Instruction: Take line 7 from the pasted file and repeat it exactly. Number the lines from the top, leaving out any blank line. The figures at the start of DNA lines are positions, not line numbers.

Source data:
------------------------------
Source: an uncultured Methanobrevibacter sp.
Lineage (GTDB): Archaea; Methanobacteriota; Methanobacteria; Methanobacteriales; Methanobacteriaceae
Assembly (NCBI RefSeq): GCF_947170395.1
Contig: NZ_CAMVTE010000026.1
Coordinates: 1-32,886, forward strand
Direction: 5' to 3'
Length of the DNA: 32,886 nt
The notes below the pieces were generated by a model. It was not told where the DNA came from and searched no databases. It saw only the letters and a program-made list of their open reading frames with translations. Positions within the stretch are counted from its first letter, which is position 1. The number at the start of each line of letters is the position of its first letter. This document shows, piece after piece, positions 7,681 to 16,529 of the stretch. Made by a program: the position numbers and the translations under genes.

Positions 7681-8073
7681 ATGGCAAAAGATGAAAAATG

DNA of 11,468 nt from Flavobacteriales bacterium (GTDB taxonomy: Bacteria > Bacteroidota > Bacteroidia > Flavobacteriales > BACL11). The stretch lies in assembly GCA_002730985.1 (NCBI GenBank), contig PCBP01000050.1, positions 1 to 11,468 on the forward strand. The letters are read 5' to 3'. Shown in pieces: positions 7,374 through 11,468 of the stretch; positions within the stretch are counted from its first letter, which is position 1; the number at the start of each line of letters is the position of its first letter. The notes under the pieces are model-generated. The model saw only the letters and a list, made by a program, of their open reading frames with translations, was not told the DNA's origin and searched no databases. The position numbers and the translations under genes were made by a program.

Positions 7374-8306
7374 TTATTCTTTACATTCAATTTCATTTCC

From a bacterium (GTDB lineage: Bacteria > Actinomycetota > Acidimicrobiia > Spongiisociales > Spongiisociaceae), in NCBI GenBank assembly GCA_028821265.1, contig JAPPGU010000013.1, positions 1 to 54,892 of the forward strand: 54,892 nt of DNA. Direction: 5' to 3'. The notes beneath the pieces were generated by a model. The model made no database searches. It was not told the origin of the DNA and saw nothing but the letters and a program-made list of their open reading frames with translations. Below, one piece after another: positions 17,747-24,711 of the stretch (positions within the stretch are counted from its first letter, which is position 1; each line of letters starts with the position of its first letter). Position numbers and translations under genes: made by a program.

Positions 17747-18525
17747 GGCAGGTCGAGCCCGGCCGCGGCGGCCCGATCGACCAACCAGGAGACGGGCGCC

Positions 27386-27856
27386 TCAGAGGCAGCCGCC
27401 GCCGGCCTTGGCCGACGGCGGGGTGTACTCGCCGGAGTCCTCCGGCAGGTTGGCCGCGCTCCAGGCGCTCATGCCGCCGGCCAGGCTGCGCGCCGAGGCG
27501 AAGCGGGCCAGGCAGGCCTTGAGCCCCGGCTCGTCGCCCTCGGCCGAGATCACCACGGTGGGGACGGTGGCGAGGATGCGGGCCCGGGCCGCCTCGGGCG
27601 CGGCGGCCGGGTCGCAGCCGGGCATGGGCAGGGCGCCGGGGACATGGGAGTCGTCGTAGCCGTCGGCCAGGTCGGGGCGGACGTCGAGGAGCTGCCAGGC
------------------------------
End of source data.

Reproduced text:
Length of the DNA: 32,886 nt